Abu Bakar Bashir: House arrest to be considered for Bali bombings 'ideological leader'

Abu Bakar Bashir: House arrest to be considered for Bali bombings 'ideological leader'

Abu Bakar Bashir: House arrest to be considered for Bali bombings 'ideological leader'

Updated 3 March 2018, 15:30 AEDT

Abu Bakar Bashir remains in jail but his declining health has prompted calls for the Muslim cleric to be granted house arrest, even clemency.

Indonesian police and security ministers will consider whether to grant house arrest or even clemency to Abu Bakar Bashir — the Muslim cleric regarded as the ideological leader of the Bali bombers.

The controversial cleric is serving a 15-year jail term for funding and supporting a terrorist training camp in Indonesia's Aceh province.

On Thursday, he was allowed a day trip from Gunung Sindur prison in Bogor, West Java, to a hospital in Jakarta for treatment over his declining health.

Bashir, who will be 80 in August, had pooling of blood in the legs, otherwise known as chronic venous insufficiency, or weak blood circulation.

His son, Abu Rochim Bashir, said his father's condition had been worsening since last year, and that he also suffered from cardiovascular disease and had gastric pains.

Indonesian media reports said the son sent a letter to Indonesian Defence Minister Ryamizard Ryacudu on Thursday, applying for his father to be transferred to house detention at his home in Solo, Central Java.

The minister indicated he supported home detention, so Bashir could be cared for by his family, or at the very least a transfer to a prison closer to his home town.

"The President is very concerned. Abu Bakar Bashir is old, sick, his feet are swollen. If anything happened to him in prison what will the world say? So in the name of humanity, I told the President that he should be moved somewhere near Solo."

One Muslim leader, Ulema Council chairman Maaruf Amin, has argued Bashir deserved clemency because of his age and poor health.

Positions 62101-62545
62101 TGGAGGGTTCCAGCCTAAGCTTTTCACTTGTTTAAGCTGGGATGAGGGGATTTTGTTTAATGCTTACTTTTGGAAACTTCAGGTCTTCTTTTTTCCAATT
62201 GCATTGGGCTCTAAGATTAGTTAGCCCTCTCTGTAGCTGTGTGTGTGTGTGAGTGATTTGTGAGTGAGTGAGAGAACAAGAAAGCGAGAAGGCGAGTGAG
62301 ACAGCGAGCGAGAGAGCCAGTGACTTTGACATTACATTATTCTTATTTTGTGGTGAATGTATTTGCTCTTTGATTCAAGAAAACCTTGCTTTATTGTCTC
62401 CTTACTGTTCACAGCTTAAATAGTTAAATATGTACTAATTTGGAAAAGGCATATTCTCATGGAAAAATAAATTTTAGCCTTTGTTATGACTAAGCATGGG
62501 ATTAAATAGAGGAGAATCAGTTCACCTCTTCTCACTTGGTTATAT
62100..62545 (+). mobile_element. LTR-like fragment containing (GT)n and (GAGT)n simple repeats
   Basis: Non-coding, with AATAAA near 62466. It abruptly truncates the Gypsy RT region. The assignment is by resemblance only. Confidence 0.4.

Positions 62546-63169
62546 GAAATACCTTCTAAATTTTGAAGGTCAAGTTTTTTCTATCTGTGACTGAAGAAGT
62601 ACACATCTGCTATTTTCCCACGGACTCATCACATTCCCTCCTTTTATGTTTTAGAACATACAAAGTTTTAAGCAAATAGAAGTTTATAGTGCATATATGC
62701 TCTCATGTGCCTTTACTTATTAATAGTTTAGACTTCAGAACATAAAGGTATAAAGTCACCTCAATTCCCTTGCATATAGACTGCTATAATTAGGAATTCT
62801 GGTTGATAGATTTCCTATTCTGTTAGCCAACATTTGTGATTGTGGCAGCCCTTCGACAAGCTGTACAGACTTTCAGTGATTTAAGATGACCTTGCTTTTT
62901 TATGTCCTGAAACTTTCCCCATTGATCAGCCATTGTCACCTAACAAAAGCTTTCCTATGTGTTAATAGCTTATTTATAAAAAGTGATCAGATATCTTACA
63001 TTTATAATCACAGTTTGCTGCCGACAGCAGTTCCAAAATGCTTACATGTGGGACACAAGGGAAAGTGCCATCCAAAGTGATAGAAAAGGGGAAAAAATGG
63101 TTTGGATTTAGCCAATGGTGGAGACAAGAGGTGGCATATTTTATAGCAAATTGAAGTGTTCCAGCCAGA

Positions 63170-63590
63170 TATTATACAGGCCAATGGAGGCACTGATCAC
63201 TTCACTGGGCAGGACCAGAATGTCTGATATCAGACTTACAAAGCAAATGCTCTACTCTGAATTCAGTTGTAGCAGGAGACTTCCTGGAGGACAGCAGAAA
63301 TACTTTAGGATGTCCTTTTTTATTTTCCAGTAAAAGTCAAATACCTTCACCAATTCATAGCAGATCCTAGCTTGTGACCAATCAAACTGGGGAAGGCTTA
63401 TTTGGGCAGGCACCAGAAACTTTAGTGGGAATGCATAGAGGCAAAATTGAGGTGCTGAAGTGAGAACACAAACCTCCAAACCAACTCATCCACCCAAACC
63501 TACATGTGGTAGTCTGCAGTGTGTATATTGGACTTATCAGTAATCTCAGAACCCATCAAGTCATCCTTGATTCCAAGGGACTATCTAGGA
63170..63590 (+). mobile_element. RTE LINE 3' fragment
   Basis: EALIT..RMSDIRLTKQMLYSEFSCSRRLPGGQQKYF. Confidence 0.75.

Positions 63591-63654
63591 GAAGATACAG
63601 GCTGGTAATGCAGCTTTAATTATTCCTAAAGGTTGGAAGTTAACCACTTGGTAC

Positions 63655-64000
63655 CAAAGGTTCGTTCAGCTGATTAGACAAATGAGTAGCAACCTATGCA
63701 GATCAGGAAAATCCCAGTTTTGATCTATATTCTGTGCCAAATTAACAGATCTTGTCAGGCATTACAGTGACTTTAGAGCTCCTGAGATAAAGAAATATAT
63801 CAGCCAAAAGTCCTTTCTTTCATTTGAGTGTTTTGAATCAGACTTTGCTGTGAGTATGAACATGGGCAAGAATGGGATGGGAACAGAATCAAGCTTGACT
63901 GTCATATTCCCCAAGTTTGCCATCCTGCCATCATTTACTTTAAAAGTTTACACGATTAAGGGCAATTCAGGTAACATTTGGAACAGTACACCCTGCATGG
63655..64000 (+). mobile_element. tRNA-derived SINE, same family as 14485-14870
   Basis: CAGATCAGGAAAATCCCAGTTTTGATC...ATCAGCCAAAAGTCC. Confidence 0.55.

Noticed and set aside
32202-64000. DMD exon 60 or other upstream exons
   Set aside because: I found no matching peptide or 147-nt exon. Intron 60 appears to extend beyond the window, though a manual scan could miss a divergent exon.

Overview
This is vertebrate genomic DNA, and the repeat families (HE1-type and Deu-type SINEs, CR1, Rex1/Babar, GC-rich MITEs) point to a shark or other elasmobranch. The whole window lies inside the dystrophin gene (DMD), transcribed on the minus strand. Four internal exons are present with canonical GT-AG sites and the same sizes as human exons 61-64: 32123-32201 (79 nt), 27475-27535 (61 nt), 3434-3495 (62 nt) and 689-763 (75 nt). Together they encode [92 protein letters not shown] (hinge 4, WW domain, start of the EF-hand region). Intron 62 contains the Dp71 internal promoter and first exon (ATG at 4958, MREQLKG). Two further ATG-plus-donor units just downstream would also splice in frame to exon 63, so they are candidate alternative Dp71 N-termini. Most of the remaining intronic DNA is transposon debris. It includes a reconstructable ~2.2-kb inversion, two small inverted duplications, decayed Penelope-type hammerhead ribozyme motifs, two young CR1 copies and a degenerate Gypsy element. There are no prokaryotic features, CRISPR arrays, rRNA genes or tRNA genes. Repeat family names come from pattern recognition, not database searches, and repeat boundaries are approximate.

Indonesia's top security minister, Wiranto, said government ministers and police would soon meet to discuss Bashir's future and make a recommendation to Indonesian President Joko 'Jokowi' Widodo.

"Clemency, pardon, house arrest or just hospital treatment. It will be discussed in the near future and will be reported to the President," Wiranto said.

Bashir's many sympathisers hoped the President would agree to grant him permanent release — a move that would strengthen Joko Widodo's standing among hard-line Muslims in the lead-up to next year's presidential elections.

A presidential spokesman confirmed house arrest was "possible under the law".

However, a presidential pardon would first require Bashir to apply for clemency, which in Indonesia would require him to admit guilt, something his lawyer ruled out.

"If he conveys a clemency, it means he is sorry," Guntur Fattahillah told reporters at Cipto Mangunkusumo Hospital on Thursday.

Bashir has always maintained his innocence.

When he was sentenced in 2011, he said he rejected the conviction because it was based on 'infidel' law.

At his trial, he denied having any links to the training camp in Aceh, and said the group he founded in 2008, Jemaah Ansharut Tauhid was a legitimate Islamic organisation.

Clemency or even house arrest would likely draw criticism from Indonesia's allies, including Australia and the United States, given the support Bashir still has among Islamist sympathisers, and the message it would send in a country where jihadist extremism remains high.